Just days after Hurricane Ian struck, a crowd of locals gathered under a huge banyan tree at a motel’s outdoor tiki bar for drink specials and live music. Less than 10 miles away, crews were finishing the search for bodies on a coastal barrier island. Even closer, entire families were trying to get comfortable for the night in a mass shelter housing more than 500 storm victims.
On a coast where a few miles meant the difference between life and death, relief and ruin, the contrasting scenes of reality less than two weeks since the hurricane’s onslaught are jarring, and they point to the way disaster can mean so many different things to different people.
Arlan Fuller has seen the disparity while working in the hurricane zone to serve marginalized communities with Project Hope, a nonprofit that provides medical relief services. A few factors seem to account for the vast differences from one place to the next, he said: People and places closest to the coast usually fared the worst, as did people with lower incomes.
“There’s an interesting combination of location, the sturdiness of the structure people lived in, and means,” said Fuller.
On Pine Island, where the state quickly erected a temporary bridge to replace one washed out by the storm, volunteers are handing out water, ice, food and supplies. The island’s Publix grocery store reopened with generator power faster than seemed possible, pleasing island resident Charlotte Smith, who didn’t evacuate.
“My home is OK. The lower level did flood somewhat. But I’m dry. They have the water back on running. Things are really getting pretty good.” Smith said.
Life is very different for Shanika Caldwell, 40, who took her nine children to a mass shelter located inside Hertz Arena, a minor league hockey coliseum, after another shelter located at a public high school shut down so classes could get ready to resume. The family was living in a motel before the storm but had to flee after the roof flew off, she said.
“If they say they are going to start school next week, how am I going to get my kids back and forth from school all the way here?” she said Saturday. Nearby, a huge silver statue of an ice hockey player looked out over the arena parking lot.
Ian, a strong Category 4 storm with 155 mph winds, was blamed for more than 100 deaths, the overwhelming majority of them in Southwest Florida. It was the third-deadliest storm to hit the U.S. mainland this century behind Hurricane Katrina, which left about 1,400 people dead, and Hurricane Sandy, which had a total death count of 233 despite weakening to a tropical storm just before it made landfall.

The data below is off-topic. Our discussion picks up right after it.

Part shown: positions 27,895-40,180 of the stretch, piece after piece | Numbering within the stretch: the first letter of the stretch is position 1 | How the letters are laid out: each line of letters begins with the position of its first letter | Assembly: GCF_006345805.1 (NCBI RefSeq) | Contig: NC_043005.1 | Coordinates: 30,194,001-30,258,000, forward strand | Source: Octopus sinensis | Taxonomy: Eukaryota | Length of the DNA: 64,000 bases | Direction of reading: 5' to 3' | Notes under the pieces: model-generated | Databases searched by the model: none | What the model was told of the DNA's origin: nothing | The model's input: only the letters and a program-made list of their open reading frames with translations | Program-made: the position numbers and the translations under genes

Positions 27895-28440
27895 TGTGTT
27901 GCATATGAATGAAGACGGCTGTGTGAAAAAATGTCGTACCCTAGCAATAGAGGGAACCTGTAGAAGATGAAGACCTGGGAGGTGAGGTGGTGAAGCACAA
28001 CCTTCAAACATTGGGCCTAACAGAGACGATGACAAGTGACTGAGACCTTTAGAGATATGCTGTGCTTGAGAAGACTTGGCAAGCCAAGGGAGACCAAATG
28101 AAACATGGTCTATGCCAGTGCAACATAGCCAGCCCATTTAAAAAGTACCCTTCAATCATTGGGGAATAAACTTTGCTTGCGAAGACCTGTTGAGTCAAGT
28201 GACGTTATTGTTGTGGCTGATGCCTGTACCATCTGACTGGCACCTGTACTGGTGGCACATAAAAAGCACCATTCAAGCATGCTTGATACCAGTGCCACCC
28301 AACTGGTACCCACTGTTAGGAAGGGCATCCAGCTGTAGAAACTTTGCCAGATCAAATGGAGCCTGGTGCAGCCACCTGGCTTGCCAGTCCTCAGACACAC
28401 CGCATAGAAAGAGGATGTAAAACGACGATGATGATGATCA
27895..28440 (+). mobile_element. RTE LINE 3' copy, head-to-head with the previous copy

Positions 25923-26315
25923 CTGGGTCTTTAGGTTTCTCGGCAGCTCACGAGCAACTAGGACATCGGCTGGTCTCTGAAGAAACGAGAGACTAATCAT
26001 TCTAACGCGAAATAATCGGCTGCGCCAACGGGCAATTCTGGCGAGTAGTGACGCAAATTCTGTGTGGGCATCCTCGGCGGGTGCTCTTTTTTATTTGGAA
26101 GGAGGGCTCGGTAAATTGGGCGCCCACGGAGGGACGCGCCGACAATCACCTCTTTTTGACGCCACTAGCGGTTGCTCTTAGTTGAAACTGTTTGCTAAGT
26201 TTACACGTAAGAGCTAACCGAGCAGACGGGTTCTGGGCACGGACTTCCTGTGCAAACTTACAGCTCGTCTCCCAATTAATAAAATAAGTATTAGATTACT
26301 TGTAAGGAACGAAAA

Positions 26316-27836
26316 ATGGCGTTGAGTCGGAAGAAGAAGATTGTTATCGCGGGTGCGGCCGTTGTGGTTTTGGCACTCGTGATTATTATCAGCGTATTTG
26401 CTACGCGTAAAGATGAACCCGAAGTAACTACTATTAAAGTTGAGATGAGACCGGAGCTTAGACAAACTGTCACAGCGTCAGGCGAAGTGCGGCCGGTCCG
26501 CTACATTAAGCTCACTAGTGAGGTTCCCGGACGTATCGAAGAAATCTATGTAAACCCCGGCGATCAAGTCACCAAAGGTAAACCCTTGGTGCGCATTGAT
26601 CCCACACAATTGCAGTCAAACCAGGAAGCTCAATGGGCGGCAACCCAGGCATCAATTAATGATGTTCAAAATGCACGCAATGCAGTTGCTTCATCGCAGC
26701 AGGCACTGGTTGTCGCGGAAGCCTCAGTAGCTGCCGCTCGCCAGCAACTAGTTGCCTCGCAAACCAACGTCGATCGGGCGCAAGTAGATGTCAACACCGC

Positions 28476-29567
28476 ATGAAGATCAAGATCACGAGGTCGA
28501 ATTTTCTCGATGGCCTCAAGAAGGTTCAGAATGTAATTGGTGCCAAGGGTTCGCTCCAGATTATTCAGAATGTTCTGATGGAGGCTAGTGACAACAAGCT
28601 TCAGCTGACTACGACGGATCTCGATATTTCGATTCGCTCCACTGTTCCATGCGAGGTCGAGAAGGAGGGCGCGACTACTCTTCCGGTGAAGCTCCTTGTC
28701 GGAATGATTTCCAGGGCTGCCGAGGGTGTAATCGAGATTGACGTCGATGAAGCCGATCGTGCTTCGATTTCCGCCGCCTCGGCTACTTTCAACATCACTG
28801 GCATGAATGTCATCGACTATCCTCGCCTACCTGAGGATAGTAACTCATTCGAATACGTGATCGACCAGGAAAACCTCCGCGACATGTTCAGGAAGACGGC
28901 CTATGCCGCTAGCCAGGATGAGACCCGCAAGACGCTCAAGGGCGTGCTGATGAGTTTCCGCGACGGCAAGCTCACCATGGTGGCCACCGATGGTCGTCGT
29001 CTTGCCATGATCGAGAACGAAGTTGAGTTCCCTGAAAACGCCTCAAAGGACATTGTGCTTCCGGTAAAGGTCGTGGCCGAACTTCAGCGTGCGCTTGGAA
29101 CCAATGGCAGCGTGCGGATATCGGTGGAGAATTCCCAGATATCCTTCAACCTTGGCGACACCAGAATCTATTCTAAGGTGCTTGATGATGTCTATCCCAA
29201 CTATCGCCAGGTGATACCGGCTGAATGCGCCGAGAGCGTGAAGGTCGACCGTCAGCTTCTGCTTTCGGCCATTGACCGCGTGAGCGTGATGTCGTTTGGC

For some, the recovery has been fairly quick. Barber shops, car washes, chain restaurants, a gun range and vape shops — lots of vape shops — already have reopened on U.S. 41, known in southern Florida as the Tamiami Trail. Many traffic lights are operating, yet residents of low-lying homes and mobile home parks just off the highway are still shoveling mud that was left behind by floodwaters.
In Punta Gorda, near where boutiques and investment firms do business along a tony street lined by palm trees, Judy Jones, 74, is trying to provide for more than 40 residents of the bare-bones homeless shelter she’s operated for more than five decades, Bread of Life Mission Inc.
“I take care of people that fall through the crack in the system,” she said. “You have people who were on their feet but because of the hurricane, they’re on their knees.”
Cheryl Wiese isn’t homeless: For 16 years she spent the fall and winter months in her modest mobile home on Oyster Bay Lane, located at Fort Myers Beach, before returning to a place on Lake Erie in Ohio for the summer. But what she found after making the 24-hour drive south following Ian all but ruined her.
“I don’t want to even live here anymore. There is no Fort Myers Beach. All my neighbors are gone. All my friends are gone,” she said.
The worst part, she said, might have been driving past the devastation to the public library to begin the process of applying for assistance from the Federal Emergency Management Agency. A worker told her to be ready for a phone call and visit from a FEMA representative, and not to miss either, Wiese said.
“If I miss the phone call? Out of luck,” she said. “If I miss him? Out of luck.”
Danilo Mendoza, a construction worker from the Miami area whose trailer and tools were blown away by Ian, has seen the places where people are going on with life, where the recovery already is underway, but he’s doing his best to stay positive.
He counts himself fortunate because he has a safe place to stay at the hockey arena, which is located across the street from upscale apartments where people go on morning walks in athletic gear, and the food is abundant.
“I see the big picture,” he said. “They give you blankets, for God’s sake, brand new ones. They give you all the things you need to survive.”